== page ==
For the aging and those with long-term care needs, receiving care at home is more affordable than institutionalized facilities like hospitals or nursing homes. But presidential candidate John Delaney argued on Twitter that even with jobs growing in the home care industry, workers are struggling with low wages because "most of home care is paid by government programs, which don’t pay enough."
Is home care really funded mostly by government programs? We decided to check.
Delaney, a former Maryland congressman, got his numbers from a factsheet from the Centers for Medicare and Medicaid Services, his campaign spokesperson Will McDonald told PolitiFact. The factsheet stated that "Medicare and Medicaid together made up 76 percent of home health spending in 2017."
Medicare paid a total of $38.7 billion, followed by Medicaid, which paid for over $35 billion, according to the 2017 data. Government programs, including Medicaid, Medicare, Department of Veteran Affairs programs, state and local programs, and the Children’s Health Insurance Program spent $75.2 billion on home health care. Together, they add up to 78% of total home health care spending.
Most of the money spent on home health care went to skilled medical care. However, those numbers don’t capture another big part of the spending on care at home: long-term, non-medical unskilled care.
This unskilled care includes things like assistance with bathing, cooking, eating, using the toilet, dressing, shopping, and chores. These services are usually for seniors and people with illness and disabilities.
Medicare, for instance, only covers short-term, intermittent unskilled care concurrently with the medical care people receive from therapists and nurses, for less than 8 hours a day up to a period of 60 days, according to the government. That’s part of Medicare’s home health spending of $38.7 billion in 2017.
But for long-term unskilled care, Medicare doesn’t pay at all.
And Medicaid pays for long-term unskilled care only in some cases.
Excluding medical care, Medicaid spent $76.9 billion on home and community-based long-term care in fiscal 2017, a survey of Medicaid programs by the Kaiser Family Foundation suggested.
"Medicaid is the only program that covers some of this non-medical long-term care under certain circumstances for people who have spent down their assets", said Ani Turner, co-director of Sustainable Health Spending Strategies at Altarum, a nonprofit research organization.
Long-term unskilled care at home is paid for by out-of-pocket private payers, long-term care insurance, or by Medicaid, for those who qualify based on states’ eligibility standards for low income, said Regina Shih, Ph.D., Senior Policy Researcher at the non-profit RAND Corporation, who studies Long-Term Services and Supports.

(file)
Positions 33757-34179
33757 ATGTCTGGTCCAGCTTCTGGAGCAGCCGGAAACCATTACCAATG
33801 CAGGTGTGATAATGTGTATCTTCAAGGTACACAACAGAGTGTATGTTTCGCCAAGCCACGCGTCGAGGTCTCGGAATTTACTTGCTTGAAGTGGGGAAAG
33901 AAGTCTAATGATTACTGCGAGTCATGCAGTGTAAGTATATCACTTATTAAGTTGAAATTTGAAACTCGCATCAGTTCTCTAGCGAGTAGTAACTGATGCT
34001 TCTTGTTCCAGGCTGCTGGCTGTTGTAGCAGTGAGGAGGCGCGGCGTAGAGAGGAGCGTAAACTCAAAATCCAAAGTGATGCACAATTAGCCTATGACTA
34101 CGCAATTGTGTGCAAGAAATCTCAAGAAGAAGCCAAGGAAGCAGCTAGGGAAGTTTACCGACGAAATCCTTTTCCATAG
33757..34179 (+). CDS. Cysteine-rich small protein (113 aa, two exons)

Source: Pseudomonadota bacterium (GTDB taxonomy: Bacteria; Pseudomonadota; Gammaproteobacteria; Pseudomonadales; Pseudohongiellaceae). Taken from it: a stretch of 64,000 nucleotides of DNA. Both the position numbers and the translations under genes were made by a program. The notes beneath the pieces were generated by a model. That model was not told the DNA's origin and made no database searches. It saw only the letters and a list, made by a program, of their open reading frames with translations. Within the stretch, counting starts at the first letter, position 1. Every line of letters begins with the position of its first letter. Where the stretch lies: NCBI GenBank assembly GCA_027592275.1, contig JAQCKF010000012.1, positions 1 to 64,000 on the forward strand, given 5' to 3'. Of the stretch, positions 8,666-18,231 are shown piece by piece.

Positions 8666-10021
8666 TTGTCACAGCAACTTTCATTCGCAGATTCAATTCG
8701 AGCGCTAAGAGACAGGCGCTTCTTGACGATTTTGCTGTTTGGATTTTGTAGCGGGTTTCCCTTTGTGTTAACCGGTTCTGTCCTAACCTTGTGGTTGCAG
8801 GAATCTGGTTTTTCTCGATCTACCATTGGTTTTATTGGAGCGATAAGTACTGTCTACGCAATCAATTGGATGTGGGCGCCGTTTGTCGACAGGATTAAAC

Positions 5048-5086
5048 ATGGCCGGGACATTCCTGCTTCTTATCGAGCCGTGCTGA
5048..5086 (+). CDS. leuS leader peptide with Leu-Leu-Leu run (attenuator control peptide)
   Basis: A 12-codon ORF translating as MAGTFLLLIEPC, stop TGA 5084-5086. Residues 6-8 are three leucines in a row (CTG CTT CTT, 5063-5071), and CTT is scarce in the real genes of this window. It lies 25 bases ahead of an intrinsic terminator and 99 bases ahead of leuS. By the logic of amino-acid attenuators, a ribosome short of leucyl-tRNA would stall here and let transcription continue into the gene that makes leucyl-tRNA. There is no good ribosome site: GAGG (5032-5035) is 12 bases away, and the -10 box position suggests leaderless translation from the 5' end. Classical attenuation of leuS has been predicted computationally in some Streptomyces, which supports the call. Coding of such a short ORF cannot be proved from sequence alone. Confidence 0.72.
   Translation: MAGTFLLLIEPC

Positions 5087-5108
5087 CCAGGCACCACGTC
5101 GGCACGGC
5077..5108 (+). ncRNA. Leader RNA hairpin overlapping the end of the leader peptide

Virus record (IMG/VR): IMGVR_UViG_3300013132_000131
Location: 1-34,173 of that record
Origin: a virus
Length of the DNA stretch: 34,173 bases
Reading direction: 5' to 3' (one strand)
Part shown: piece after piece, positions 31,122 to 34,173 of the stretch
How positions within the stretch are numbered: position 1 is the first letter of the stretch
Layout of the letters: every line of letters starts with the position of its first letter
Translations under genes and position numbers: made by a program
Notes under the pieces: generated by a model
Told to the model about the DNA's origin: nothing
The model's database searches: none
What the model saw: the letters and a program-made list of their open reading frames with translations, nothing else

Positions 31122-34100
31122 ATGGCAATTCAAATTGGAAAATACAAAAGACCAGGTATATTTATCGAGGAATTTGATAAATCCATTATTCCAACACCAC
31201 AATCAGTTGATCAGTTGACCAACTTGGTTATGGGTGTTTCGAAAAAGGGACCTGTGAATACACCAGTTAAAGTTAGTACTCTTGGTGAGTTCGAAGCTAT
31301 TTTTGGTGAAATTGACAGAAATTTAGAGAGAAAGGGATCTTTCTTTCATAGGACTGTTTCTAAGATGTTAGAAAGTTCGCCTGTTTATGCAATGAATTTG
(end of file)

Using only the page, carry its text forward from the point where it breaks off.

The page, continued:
How much is spent on long-term unskilled care at home by all payers? We don’t know.
Despite a booming private home care industry, "the full size and range of private pay just hasn't really been captured," Spillman said.
For the elderly who are not institutionalized, government programs pay less than 30% of their home and community care bills. A Department of Health and Human Services policy brief estimated that people turning 65 between 2015 and 2019 will pay 68.6% of their home or residential care costs out-of-pocket.
Still, Delaney made a valid point about wages, experts said. "Since the government is paying for a large share of home health care services," Turner said, "the reimbursement rates paid under these government programs strongly influence what home health agencies can afford to pay their workers."
There's one final point to consider when we tabulate the dollars spent on in-home care. Formally reported spending on long-term services and support underestimates total expenditures, noted the report by the Congressional Research Service. A lot of non-medical in-home care was shouldered by family caregivers, who are often uncompensated, said Shih.
"This reliance on unpaid caregivers while governments are trying to curb (Long-Term Services and Supports) costs is why caring for older adults and those with disability in our nation is a crisis," Shih said.
Delaney said that "Most of home care is paid by government programs."
Medicaid, Medicare, CHIP are the largest payers of total medical care at home. However, the current data doesn’t capture the mix of spending that includes long-term non-medical home care, for things like shopping, bathing and other everyday chores.
Based on the available data, we rate this statement Mostly True.